Those who spend years hearing about love through music before actually experiencing it may have difficulty separating relationships from the world of aural delight.
“Love hurts. Love stinks. Love bites, love bleeds, love is the drug. The troubadours of our times all agree: They want to know what love is, and they want you to show them. But the answer is simple. Love is a mix tape.”
So says Rolling Stone scribe Rob Sheffield in his recent New York Times bestselling memoir, Love Is A Mix Tape. The book was one of many gifts my girlfriend gave me over the eight days of Hanukkah, a haul which also included a Santa Claus Pez dispenser and a $10 rice cooker. To her, love is a full shopping cart at Target.
Sheffield’s book focuses mostly on his relationship with his former wife, Renee, who died suddenly of a pulmonary embolism at 31. Concurrently, he chronicles the other significant love of his life: music. More specifically, the mix tape. Each chapter is introduced by a different mix tape (complete with track listings) from Sheffield’s past, because, as he says, each tape “tells a story. Put them together, and they add up to the story of a life.” It’s a precious gimmick, and one that could easily get old after a couple of chapters, but it did keep me reading, if only to see what songs would turn up on the next tape.
Rob and I may not see eye-to-eye on every artist or on the proper construction of a mix tape (he’s fond of including multiple songs by the same artist in batches), but we definitely agree on one thing: there’s always a reason to make a mix, from the “Party” tape to the “Road Trip” tape to the “You Like Music, I Like Music, I Can Tell We’re Going To Be Friends” tape. He goes through all of these variations and more over the course of the book, even reminding me of a time in my life when taping songs off the radio was the only way to get the songs I really liked. The frustration of missing Del Amitri’s “Roll to Me”, again, on Rick Dees’ Weekly Top 40 show came roaring back to me as I turned the pages.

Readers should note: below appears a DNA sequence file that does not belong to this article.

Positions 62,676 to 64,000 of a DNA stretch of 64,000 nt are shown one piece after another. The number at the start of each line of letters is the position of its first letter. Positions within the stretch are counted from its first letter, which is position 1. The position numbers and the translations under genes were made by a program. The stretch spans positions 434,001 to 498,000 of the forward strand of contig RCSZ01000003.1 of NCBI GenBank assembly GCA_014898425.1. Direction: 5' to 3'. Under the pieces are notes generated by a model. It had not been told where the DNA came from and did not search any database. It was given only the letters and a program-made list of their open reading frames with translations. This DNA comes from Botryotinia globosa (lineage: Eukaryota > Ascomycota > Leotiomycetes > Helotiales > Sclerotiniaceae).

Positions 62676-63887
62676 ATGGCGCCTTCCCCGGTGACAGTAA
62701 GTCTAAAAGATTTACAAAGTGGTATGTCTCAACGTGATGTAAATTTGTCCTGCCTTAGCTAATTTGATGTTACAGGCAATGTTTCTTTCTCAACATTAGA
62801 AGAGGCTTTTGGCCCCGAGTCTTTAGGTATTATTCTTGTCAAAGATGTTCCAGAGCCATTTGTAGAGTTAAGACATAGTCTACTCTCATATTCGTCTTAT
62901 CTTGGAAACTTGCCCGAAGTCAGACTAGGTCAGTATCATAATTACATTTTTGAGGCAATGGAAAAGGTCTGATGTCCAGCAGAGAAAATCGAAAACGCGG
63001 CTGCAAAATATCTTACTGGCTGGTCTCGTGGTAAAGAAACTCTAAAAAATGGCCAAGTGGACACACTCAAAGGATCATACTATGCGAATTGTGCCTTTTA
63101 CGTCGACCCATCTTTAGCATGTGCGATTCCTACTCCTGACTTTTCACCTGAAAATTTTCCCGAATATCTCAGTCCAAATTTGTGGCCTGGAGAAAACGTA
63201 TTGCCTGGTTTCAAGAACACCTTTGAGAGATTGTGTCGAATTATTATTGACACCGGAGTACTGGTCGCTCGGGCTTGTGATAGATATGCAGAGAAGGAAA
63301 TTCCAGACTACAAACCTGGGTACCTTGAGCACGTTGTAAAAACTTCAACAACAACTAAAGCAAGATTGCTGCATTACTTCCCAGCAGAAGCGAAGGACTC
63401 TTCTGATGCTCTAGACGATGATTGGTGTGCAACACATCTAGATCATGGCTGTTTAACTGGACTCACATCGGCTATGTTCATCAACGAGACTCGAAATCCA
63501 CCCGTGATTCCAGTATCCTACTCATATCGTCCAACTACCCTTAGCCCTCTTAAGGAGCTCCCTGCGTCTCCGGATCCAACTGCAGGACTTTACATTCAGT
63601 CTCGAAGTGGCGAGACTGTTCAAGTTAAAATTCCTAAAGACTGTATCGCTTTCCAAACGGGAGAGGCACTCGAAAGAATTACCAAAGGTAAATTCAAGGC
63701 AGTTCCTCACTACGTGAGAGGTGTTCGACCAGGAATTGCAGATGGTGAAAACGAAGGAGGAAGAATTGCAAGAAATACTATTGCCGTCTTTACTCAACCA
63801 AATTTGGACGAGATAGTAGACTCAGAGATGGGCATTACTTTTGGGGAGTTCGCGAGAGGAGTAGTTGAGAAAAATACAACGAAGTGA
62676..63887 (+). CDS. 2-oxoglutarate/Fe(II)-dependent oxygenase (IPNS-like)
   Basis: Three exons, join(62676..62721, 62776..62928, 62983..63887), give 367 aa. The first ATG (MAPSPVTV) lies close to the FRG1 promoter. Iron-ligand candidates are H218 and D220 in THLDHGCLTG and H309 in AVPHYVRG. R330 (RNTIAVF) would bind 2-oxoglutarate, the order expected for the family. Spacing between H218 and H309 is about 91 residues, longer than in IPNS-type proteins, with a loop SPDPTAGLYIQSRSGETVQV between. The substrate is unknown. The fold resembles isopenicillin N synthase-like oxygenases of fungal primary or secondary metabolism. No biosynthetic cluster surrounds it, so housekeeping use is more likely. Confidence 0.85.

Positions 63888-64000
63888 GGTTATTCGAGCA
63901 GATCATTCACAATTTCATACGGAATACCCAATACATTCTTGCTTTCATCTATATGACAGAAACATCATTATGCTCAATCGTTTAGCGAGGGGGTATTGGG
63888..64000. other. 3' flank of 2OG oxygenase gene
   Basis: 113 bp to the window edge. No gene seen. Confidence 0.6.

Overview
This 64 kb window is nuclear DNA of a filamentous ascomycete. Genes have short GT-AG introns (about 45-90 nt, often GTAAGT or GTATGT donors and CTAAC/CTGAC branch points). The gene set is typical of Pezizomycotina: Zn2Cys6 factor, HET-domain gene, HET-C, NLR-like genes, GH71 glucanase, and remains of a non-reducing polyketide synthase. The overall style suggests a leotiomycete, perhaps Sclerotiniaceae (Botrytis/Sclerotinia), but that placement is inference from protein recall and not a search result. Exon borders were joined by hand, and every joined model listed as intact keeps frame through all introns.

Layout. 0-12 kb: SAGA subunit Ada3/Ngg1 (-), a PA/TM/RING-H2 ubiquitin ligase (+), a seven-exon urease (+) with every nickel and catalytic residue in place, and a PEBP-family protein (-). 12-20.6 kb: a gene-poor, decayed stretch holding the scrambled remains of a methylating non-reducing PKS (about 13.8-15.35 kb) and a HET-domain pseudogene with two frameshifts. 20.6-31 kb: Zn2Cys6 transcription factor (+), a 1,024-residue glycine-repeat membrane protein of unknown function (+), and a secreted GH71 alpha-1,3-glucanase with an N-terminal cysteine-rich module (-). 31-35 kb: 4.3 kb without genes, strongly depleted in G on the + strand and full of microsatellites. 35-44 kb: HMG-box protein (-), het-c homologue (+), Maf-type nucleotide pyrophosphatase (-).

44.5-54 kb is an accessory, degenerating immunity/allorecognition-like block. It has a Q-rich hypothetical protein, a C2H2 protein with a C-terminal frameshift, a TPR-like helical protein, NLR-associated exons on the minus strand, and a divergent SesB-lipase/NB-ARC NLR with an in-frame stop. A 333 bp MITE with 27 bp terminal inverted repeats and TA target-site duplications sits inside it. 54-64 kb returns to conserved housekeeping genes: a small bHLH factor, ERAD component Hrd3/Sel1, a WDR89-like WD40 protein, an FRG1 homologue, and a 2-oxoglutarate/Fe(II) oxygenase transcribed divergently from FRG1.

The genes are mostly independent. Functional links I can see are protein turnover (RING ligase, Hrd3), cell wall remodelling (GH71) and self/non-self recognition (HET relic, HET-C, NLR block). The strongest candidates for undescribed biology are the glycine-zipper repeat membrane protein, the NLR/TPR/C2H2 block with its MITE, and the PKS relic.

Sheffield does a great job of explaining the peculiar obsession some people have with music, and what he calls the “human need” to share it with others. In his case, this mostly means sharing with the opposite sex. Renee takes center stage, but Sheffield spends ample pages discussing the intersection of music and women in general in his life, beginning with the lessons he learned when DJing his first school dance (the most important: “Girls enjoy music they can dance to, music with strong vocals and catchy melodies. Boys, on the other hand, enjoy music they can improve by making up filthy new lyrics”).
Like many of those who spend years hearing about love through music before actually experiencing anything close to it, Sheffield has difficulty separating his relationships from the world of aural delight. Not surprisingly, he gets a crush on most female musicians he sees (what guy doesn’t?); a bit surprisingly, he fantasizes about being in a synth-pop duo with each of his new infatuations, whether they’re musically inclined or not. He dreams of being the guy behind the girl on stage, meekly playing his melodies while his partner steps into the spotlight he could never handle.
This theme of playing backup to strong musical women is a recurring one. When Renee tells him, after a sing-along session to “Midnight Train to Georgia”, that he makes a good Pip, Rob is overjoyed. “That’s all I ever wanted to hear a girl tell me,” he writes. “That’s all I ever dreamed of being. Some of us are born Gladys Knights, and some of us are born Pips. I marveled unto my Pip soul how lucky I was to choo-choo and woo-woo behind a real Gladys girl.”